Book Review

Fortune and La Tour: The Civil War in Acadia

by M. A. MacDonald

This great book was the seed that inspired me to write The Conquest of Canada.

Fortune and La Tour is the story of the momentous and fateful adventures of Charles La Tour, his young wife, Marie Jacquelin, and his father, Claude. Far from being just history, it’s an exciting documentary that holds the reader in suspense as well as any novel.

Charles La Tour was a major player in Acadie in the 1600s. His father was somewhat of a rogue whose family had fallen on hard times. But Claude had dropped the family name “Turgis” in favour of “La Tour”, which he thought more noble sounding, and indeed, he managed to marry into the nobility.
Charles was just a boy when his father took him to Port Royal, where Jean de Biencourt had built a habitation. Biencourt was a man of vision and had plans to dyke the Port Royal marshlands, which he knew would be superb farming country. He planned to bring over poor peasants from France. Biencourt had excellent relations with the Mik’maq. A few years earlier, also at Port Royal, Samuel de Champlain, another great visionary, had organized the Order of Good Cheer.

Baron Biencourt sold everything he had in France to build Port Royal. It had to work or he was finishe. There was no more money. To bring out needed supplies and trade goods, Biencourt needed help. He allied himself to the beautiful courtesan, Antoinette de Pons, Marquise of Guerchville, a fervent supporter of the Jesuits. Antoinette advanced the monies he needed. It was the Jesuits’ understanding that, in exchange, they would be able to establish missions in Acadie, and perhaps have some say in what went on at Port Royal.

BInstead, hostilities developed between Biencourt and the Jesuits. The Biencourts wanted the natives to be converted to Christianity quickly, so that they would have lists of converts to show to the zealots back home, hoping that more money would be forthcoming. The Jesuits saw this for what it was and refused to cooperate. Relations deteriorated to such a point that the Jesuits were ultimately confined to the habitation's attic. When they tried to escape they were caught.

In 1613 Port Royal was destroyed by the Jamestown pirate Samuel Argall, later Governor Argall of Virginia. Argall sent some of the Jesuits back to France in a rowboat (they made it back). But one of them, Father Pierre Biard, Argall took with him; first to Jamestown, where Father Biard was threatened with hanging; and then to the Bay of Fundi, where Father Biard was supposed to show the pirates the way to Port Royal.

Argall did find the way, whether with or without Father Biard’s help.
At Port Royal, Argall took the cattle and the furniture and then set fire to the buildings. From the surrounding hills, Charles La Tour and his men, just returning from hunting, saw the habitation ablaze. And they saw Father Biard among the Jamestown pirates. To the end of his life Father Biard would swear that he had not helped Argall find his way into the Bay of Fundi and through the Gut to Port Royal. But Charles and the other Port Royal men would forever be convinced of his guilt. He did it, they said, to save himself from hanging.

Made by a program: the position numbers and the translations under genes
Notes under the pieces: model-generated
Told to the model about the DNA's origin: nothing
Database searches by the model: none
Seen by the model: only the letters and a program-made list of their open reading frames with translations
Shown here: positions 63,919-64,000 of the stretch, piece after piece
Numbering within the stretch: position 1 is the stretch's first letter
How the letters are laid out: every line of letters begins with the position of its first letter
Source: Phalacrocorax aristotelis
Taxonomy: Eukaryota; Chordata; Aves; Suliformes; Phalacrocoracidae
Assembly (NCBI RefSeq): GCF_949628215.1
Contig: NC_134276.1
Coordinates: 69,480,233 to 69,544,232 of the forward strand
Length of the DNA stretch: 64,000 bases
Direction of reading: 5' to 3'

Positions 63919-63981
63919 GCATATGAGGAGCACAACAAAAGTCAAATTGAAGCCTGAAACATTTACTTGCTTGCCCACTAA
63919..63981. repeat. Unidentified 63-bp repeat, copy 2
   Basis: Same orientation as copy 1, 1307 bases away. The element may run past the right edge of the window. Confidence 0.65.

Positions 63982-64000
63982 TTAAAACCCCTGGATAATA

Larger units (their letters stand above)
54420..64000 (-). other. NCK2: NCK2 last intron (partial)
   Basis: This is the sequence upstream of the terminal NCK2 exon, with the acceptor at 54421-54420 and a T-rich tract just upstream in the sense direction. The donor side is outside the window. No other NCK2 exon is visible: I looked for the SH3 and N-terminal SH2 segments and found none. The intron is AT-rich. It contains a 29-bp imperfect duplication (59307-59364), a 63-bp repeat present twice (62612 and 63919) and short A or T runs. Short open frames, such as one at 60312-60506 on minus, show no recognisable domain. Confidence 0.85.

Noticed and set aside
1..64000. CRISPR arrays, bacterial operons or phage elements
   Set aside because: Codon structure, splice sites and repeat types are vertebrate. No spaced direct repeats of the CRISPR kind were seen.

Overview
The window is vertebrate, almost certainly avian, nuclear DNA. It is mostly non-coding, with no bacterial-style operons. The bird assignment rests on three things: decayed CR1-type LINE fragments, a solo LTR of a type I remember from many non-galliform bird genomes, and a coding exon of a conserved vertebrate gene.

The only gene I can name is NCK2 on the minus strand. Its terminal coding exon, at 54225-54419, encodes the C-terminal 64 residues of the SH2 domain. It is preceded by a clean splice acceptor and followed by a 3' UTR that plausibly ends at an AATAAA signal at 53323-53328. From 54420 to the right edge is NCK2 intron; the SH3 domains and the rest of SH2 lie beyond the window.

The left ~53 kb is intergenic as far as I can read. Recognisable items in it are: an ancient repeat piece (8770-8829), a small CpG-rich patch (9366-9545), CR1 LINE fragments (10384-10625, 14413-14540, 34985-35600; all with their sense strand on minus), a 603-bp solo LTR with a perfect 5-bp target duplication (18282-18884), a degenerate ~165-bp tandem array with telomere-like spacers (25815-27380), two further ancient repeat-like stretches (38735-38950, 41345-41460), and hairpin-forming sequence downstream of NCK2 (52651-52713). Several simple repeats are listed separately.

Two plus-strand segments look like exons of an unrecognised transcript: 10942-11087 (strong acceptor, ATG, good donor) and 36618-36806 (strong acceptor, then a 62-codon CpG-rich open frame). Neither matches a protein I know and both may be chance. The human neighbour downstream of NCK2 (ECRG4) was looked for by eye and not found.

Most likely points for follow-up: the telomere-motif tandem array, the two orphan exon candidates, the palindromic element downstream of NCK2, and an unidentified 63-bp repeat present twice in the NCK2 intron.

The Jesuits would not return to Acadie for many years. In the meantime, Charles La Tour learned the Mik’maq language, adopted native ways, married a Mik'maq, and was elected Grand Saqmaw by their council. For years, as the successor to the Biencourts, Charles governed Acadie without recognition and without adequate support from France. In the meantime, he and his father were engaged in the beaver trade, living in the woods with Mik’maq. Eventually, they built a stronghouse at Cape Sable, which they kept well hidden from view.

The problem that would dog the French in the 1600- and 1700-hundreds, and ultimately doom their efforts to gain control of the continent, was that Frenchmen, as a rule, would not emigrate. There were only about twenty men at Cape Sable. With their native allies they were trying to hold vast Acadie for France against poachers, fishermen, and pirates of many nations, some of whom were beginning to settle in the new land.

Charles built a fort on the St.John river and sent to France for a wife—his native wife, with whom he had three little girls, had died. His new wife, Marie Jacquelin, joined him at the St. John fort. She was thirty years younger.

Then began some of the most incredible events of this story. An aristocrat named d’Aulnay was sent out from France to govern part of the territory. Charles was initially given the St.John area. But d’Aulnay intended to have the whole of Acadie for himself, and soon there was war between the two men. Charles was imprisoned for a while at Port Royal, now rebuilt by d’Aulnay.

Once free, Charles sailed to Boston. Founded in 1630, Boston was a metropolis compared to anything in Acadie or Canada. La Tour persuaded the governing council there that he was the rightful governor of Acadie and that d’Aulnay was a usurper. He may also have persuaded the Boston council that he had Protestant sympathies. La Tour returned home leading a fleet of warships from Boston and he gave d’Aulnay a sound drubbing. D’Aulnay responded by attacking the fort at the mouth of the St. John River. Unfortunately, Charles was in France at the time and Marie Jacquelin herself had to marshal the workmen and soldiers to defend the fort.

By all accounts her efforts were heroic. But tragedy ensued, and also some surprising turns of fate ...

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